This isn’t mean to spark a large discussion, but I’d just like to bring a few facts forward. It seems established that Python is still increasing in popularity (which is almost surprising given how popular it already is in many fields). However, another question is whether Python core development is becoming more or less active.
On a quantitative basis, it’s easy enough to get an idea. Commit graphs both at Github and OpenHub indicate that repository activity has been decreasing since ~2010. The Github transition has not stopped, much less reversed, that trend (yet?). Neither has core-mentorship.
If we want to talk qualitatively, obviously it’s a bit harder. What I chose to do is peruse a single month (September 2018) of repository checkins. Since I could not examine every checkin in detail, I went by their titles. The answer seems to be that Python is mostly in maintenance mode (small bugfixes and extremely minor improvements). One important improvement stands out, though: the conversion of zipimport to a pure Python implementation.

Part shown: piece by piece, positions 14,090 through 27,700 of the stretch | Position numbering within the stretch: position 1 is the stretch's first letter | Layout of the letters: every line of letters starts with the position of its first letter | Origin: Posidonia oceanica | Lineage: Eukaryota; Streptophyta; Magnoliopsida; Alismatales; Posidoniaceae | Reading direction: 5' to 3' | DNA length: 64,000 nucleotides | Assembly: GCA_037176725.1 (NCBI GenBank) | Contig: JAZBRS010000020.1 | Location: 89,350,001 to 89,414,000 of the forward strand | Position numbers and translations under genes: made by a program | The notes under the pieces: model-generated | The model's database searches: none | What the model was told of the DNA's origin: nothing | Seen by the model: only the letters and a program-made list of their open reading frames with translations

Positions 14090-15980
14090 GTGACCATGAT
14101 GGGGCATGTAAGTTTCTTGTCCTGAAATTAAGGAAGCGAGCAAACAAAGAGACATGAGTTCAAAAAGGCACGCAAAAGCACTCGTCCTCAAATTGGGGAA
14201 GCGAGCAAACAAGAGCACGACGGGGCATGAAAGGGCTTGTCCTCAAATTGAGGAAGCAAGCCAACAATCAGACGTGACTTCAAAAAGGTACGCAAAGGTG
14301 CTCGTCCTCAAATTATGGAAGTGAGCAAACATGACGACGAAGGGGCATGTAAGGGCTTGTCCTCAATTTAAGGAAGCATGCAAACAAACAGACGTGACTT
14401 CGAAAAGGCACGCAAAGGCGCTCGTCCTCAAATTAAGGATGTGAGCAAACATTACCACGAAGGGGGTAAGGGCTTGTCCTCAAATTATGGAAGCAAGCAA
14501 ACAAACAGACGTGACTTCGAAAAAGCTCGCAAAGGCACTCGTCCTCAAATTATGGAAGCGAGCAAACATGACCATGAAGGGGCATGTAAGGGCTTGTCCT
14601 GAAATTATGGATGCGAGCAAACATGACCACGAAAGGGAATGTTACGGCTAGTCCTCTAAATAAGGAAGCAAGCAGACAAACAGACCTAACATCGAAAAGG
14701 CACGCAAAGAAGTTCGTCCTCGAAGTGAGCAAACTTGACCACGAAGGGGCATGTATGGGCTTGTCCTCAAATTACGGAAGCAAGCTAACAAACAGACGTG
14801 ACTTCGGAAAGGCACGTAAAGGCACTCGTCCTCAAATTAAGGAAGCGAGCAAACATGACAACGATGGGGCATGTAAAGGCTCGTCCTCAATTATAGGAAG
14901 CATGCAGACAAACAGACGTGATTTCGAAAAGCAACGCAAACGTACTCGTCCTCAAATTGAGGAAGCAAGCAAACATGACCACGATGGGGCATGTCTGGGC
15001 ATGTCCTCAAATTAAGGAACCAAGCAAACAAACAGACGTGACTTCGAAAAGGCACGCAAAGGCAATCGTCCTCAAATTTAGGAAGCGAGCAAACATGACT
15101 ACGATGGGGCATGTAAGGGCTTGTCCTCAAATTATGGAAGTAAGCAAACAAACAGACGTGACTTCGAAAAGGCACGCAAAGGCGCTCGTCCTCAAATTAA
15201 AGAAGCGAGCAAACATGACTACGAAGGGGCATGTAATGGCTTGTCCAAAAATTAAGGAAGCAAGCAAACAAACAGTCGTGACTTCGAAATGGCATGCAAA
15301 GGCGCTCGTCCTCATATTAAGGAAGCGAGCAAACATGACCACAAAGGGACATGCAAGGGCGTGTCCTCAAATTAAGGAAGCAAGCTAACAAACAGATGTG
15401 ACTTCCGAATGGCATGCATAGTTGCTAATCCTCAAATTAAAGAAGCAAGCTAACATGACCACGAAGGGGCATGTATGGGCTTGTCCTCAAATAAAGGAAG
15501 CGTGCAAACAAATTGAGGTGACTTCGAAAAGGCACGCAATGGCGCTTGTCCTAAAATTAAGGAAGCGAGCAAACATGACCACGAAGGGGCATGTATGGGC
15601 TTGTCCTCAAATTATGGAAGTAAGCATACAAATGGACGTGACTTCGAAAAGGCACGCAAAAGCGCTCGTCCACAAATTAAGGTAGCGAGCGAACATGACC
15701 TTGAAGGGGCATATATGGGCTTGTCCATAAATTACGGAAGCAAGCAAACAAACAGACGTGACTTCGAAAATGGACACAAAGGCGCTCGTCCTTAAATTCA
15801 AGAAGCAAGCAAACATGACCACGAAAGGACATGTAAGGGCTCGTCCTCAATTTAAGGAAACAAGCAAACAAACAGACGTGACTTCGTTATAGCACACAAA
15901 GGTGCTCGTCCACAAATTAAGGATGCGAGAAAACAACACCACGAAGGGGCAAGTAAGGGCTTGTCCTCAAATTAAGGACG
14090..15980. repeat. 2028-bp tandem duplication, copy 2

Interestingly, the author of the aforementioned
zipimport rewrite, Serhiy, expressed concerns about Discourse lacking a NNTP gateway. With Victor been he’s the single most active core developer for the last few years (not to mention that he often tackles difficult topics and that his work is generally high quality). Given our lack of attractiveness for new core developers, it would be good, at least, not to risk losing high-profile developers simply because we forgot to ensure they were ok with game-changing decisions.